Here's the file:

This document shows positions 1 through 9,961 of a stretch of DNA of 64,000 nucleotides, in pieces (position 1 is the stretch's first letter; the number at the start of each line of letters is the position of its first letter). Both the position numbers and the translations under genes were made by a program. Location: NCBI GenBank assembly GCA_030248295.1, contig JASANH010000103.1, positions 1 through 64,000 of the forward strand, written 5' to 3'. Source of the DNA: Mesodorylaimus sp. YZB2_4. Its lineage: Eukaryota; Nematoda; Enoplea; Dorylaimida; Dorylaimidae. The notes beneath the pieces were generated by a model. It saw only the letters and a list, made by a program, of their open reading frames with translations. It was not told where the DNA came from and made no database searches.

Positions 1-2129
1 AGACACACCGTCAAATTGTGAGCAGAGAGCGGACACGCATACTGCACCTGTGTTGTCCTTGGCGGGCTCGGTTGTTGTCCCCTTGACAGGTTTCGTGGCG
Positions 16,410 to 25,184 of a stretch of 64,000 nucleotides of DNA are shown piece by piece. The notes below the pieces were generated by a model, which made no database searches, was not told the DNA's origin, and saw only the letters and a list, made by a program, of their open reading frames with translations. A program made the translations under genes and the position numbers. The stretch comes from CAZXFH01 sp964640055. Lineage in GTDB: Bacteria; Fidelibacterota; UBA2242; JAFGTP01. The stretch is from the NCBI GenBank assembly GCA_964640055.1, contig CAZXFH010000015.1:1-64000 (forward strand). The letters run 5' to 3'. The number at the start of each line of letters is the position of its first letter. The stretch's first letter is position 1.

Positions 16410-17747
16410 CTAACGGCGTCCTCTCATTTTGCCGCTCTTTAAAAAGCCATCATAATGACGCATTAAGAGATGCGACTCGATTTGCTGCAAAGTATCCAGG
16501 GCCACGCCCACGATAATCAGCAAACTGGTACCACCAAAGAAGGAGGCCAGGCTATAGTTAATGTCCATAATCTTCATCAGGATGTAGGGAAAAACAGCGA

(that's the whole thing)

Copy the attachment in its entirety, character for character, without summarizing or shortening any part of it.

This document shows positions 1 through 9,961 of a stretch of DNA of 64,000 nucleotides, in pieces (position 1 is the stretch's first letter; the number at the start of each line of letters is the position of its first letter). Both the position numbers and the translations under genes were made by a program. Location: NCBI GenBank assembly GCA_030248295.1, contig JASANH010000103.1, positions 1 through 64,000 of the forward strand, written 5' to 3'. Source of the DNA: Mesodorylaimus sp. YZB2_4. Its lineage: Eukaryota; Nematoda; Enoplea; Dorylaimida; Dorylaimidae. The notes beneath the pieces were generated by a model. It saw only the letters and a list, made by a program, of their open reading frames with translations. It was not told where the DNA came from and made no database searches.

Positions 1-2129
1 AGACACACCGTCAAATTGTGAGCAGAGAGCGGACACGCATACTGCACCTGTGTTGTCCTTGGCGGGCTCGGTTGTTGTCCCCTTGACAGGTTTCGTGGCG
Positions 16,410 to 25,184 of a stretch of 64,000 nucleotides of DNA are shown piece by piece. The notes below the pieces were generated by a model, which made no database searches, was not told the DNA's origin, and saw only the letters and a list, made by a program, of their open reading frames with translations. A program made the translations under genes and the position numbers. The stretch comes from CAZXFH01 sp964640055. Lineage in GTDB: Bacteria; Fidelibacterota; UBA2242; JAFGTP01. The stretch is from the NCBI GenBank assembly GCA_964640055.1, contig CAZXFH010000015.1:1-64000 (forward strand). The letters run 5' to 3'. The number at the start of each line of letters is the position of its first letter. The stretch's first letter is position 1.

Positions 16410-17747
16410 CTAACGGCGTCCTCTCATTTTGCCGCTCTTTAAAAAGCCATCATAATGACGCATTAAGAGATGCGACTCGATTTGCTGCAAAGTATCCAGG
16501 GCCACGCCCACGATAATCAGCAAACTGGTACCACCAAAGAAGGAGGCCAGGCTATAGTTAATGTCCATAATCTTCATCAGGATGTAGGGAAAAACAGCGA